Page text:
To give two brief examples of what can be gained from such sources, two well known parts of our heritage will be explained from this point of view.

Generally speaking, outside of the Catholic faith, the image of the Virgin Mary is smiled upon. Even where critics point out that many older religions also had virgin deities who gave birth to a holy child, they still often fail to see its significance as far as mankind is concerned. This does not mean, however, that a few with understanding have not openly pointed out that the Virgin Mary represents an active principle in every person. Literally, every person can turn to the Virgin Mary for help. But let me explain. Seen as dream symbols, the members of the holy family keep their historical religious significance, but they also gain a personal, inner significance to the man outside any religious beliefs. Mary is said to have conceived from the Holy Ghost and given birth to Jesus, son of God. Joseph is said to have originally doubted and questioned this. but in a dream was assured of its truth. Now, let us look at this just as we do a dream, and see what results.

MARY She is said to talk directly to angels, and to be a virgin. From this we can see that Mary represents the intuitive, receptive part of our own nature. Our feelings, our own virgin nature (i.e. that part of us not interfered with by thoughts, doubts, fixed opinions, biases and pre-conceived ideas) is open to new ideas, new opinions, new feelings. The Holy Ghost is invisible yet expressive of God. That is, it is an unknown part of us, that yet expresses the energy of our whole nature, or the energies that brought us into being. So Mary conceiving from the Holy Ghost means that our own state of receptivity, of freedom from bias and prejudice, of ‘pre-conceived’ ideas, can receive parts of our nature that are as yet unknown. This is really only common sense. No new idea comes to any man with a closed mind and heart. No discovery is ever made by a person who believes they already know it all. To receive the new, we have to have at least a part of our mind ‘virginal’.

JOSEPH He questions and doubts. So Joseph represents that part of oneself that always questions and doubts the new, the seemingly irrational, the intuitive side of us. He has to sleep and dream (become unconscious) to contact angelic – intuitive wisdom. Therefore we can say Joseph represents intellect, fixed opinions, revealed knowledge. He is a builder or carpenter. This signifies that he uses ‘dead’ or visible – that is, known ideas and facts – to build his opinions with. When men believed it was a fact the world was flat, and united this with the idea of sailing to the West, the result was the opinion that the ship would topple over the edge of the world. Even today we have to admit our knowledge of things is only partial. Therefore we have to beware of only building with the known. We must also be sympathetic to Mary, the receptive and intuitive, that ‘gives birth’ to the unknown and invisible.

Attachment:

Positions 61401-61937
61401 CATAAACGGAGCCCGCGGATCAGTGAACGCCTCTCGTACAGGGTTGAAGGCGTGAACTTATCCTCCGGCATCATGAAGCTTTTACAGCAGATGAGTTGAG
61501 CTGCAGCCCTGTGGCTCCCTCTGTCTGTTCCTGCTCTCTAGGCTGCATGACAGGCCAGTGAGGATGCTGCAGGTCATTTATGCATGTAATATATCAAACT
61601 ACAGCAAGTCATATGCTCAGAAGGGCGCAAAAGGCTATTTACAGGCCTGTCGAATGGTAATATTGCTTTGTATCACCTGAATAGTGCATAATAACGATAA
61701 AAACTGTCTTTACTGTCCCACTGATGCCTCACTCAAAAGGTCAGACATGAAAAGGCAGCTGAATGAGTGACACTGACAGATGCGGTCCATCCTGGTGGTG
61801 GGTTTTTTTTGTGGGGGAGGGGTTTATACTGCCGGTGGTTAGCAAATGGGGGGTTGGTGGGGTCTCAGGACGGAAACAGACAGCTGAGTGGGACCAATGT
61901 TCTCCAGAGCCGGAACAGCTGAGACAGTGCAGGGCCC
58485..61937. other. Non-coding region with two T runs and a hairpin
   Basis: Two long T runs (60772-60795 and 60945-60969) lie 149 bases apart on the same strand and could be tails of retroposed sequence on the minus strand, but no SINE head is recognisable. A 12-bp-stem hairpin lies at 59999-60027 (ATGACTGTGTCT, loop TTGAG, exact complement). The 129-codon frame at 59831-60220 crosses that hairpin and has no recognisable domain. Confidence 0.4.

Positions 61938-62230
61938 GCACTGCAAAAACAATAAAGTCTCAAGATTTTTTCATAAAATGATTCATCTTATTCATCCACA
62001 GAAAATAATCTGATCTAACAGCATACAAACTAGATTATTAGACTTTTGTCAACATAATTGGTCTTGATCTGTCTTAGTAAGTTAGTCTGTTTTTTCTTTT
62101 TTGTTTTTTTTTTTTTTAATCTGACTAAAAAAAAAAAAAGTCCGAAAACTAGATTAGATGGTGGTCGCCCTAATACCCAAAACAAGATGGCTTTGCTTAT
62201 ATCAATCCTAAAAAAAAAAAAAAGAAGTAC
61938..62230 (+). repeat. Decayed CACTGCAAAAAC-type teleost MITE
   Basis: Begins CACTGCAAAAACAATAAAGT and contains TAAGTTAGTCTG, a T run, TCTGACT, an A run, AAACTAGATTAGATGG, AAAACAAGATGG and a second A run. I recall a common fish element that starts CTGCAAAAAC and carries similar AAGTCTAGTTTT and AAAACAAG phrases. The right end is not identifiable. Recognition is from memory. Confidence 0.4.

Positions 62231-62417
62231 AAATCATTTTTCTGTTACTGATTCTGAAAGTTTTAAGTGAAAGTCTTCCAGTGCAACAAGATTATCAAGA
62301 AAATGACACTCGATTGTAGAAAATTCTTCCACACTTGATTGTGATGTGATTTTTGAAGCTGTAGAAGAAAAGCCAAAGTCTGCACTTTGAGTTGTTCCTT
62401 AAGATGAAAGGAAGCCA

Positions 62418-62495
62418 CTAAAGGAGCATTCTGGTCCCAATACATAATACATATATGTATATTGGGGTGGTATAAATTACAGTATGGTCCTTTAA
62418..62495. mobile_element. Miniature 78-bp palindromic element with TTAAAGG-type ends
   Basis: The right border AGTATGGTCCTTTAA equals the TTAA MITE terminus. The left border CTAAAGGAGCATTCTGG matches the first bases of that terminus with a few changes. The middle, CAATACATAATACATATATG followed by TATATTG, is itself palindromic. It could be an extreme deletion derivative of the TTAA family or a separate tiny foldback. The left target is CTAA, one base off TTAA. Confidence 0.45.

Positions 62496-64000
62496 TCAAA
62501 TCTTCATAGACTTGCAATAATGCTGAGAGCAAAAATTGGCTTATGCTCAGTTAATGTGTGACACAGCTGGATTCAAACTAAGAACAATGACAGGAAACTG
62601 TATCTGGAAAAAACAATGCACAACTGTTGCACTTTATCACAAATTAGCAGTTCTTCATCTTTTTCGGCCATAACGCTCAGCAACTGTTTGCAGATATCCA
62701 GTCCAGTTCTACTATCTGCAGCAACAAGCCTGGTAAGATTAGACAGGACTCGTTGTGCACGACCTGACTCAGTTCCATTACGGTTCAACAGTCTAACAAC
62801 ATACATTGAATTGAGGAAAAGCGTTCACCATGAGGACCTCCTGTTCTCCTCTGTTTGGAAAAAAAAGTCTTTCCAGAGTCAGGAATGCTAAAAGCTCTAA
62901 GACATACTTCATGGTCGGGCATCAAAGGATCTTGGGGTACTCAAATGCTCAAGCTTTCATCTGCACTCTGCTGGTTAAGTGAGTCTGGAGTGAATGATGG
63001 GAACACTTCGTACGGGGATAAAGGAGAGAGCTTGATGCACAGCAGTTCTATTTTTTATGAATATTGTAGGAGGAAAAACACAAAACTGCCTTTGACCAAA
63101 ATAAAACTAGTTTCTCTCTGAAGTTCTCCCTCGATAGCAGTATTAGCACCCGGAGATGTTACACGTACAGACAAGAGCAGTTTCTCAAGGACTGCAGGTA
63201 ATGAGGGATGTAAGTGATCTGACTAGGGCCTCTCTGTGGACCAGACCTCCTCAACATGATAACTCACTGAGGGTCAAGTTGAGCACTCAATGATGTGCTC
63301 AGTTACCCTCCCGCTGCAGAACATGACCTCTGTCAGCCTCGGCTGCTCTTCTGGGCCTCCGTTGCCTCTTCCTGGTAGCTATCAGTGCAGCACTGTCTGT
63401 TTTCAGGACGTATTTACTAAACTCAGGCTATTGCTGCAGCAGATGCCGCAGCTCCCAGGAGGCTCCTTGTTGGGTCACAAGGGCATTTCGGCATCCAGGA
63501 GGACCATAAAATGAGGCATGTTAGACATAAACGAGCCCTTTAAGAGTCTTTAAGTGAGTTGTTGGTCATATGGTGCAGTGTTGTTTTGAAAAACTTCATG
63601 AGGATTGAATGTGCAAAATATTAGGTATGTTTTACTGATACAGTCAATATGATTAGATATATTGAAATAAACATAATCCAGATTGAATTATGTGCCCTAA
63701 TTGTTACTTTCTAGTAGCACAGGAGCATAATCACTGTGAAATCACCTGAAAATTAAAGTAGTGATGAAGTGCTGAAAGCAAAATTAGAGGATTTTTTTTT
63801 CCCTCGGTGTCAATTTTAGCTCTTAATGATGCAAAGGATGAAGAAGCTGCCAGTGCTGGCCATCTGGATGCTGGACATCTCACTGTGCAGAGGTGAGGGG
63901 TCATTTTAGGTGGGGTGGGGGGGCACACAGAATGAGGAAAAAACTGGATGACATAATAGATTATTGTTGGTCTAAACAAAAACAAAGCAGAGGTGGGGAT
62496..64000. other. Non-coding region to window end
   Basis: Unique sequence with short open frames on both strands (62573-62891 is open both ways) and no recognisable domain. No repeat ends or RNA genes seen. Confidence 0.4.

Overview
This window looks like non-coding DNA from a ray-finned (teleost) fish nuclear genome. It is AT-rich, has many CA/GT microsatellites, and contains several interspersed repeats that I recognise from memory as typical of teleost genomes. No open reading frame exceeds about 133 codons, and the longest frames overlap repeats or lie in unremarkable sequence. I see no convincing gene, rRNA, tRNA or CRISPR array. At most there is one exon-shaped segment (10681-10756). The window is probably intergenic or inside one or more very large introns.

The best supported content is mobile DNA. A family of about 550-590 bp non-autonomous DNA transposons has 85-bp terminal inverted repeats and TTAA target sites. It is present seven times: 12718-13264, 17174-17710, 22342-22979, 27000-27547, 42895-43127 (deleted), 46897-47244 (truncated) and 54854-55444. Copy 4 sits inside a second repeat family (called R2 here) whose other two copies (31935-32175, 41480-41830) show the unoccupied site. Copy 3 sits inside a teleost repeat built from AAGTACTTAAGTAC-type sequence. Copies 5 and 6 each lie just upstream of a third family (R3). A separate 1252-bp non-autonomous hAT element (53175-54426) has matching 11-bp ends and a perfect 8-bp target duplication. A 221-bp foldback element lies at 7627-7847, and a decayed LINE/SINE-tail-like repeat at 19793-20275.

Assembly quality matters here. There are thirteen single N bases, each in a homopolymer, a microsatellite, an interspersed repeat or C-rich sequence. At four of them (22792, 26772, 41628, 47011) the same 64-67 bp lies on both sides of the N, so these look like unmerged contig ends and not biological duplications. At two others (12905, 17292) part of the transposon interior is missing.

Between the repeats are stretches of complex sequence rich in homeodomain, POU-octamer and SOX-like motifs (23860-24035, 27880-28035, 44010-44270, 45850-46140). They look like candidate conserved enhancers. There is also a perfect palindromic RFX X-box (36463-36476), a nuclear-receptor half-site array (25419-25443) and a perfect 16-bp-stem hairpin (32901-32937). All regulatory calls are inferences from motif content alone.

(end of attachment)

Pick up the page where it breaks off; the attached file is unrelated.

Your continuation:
JESUS He is not the son of Joseph, the intellect, but of God, the inner Self, the thing behind all creation. He is the creative being who arises from a union between the conscious and the unconscious. He is the Redeemer. That is, the unity between our Source, and our Consciousness, can lead to a consciousness of our source. The energies that make us a breathing thinking being, although changed at death, nevertheless still exist. As science has shown, no energy is ever lost, only changed. The symbol of Jesus suggests that through the union of conscious and unconscious, the products lead us back to an awareness of our source. As this source is eternal, our awareness of it means that we are not lost in death, but our consciousness has now gone beyond the Outer, changeable part of our nature. Christ is therefore a redeemer because it is inherent in his nature, as a son of one’s Source and conscious life, to redeem the limited awareness of self into a realisation of one’s eternal basic nature.

Christianity is for many a huge confusing organisation, to which one outwardly either gives, or does not give, allegiance. I hope it is plain from what has been said above, that as far as our unconscious is concerned, and whether outwardly pledged to a church or not, each one of us has the Holy Family within us.

Turning to a non-sectarian type of reference, however, we see that a similar theme is followed. It is hoped that the story of Sleeping Beauty is known well enough not to need retelling here. To shorten what would be a very long commentary the story will only be dealt with from the time of the Princess’s sleep. Taken as a dream, we see that due to events, a beautiful and sensitive part of us has gone to sleep, or become unconscious. As this part, like memories of early childhood, dropped into unconsciousness, all its attendant faculties, symbolised by the court, are also lost to our conscious knowledge and direction. Being young, beautiful and virginal, the Princess is a similar figure to the Virgin Mary. But in the story she does not conceive from the invisible, but falls asleep due to a self-centred, evil, plotting, malicious attitude represented by the witch. Therefore she has to be interpreted differently due to story content. We see her then, as the beautiful, loving and happy side of our own soul or inner self.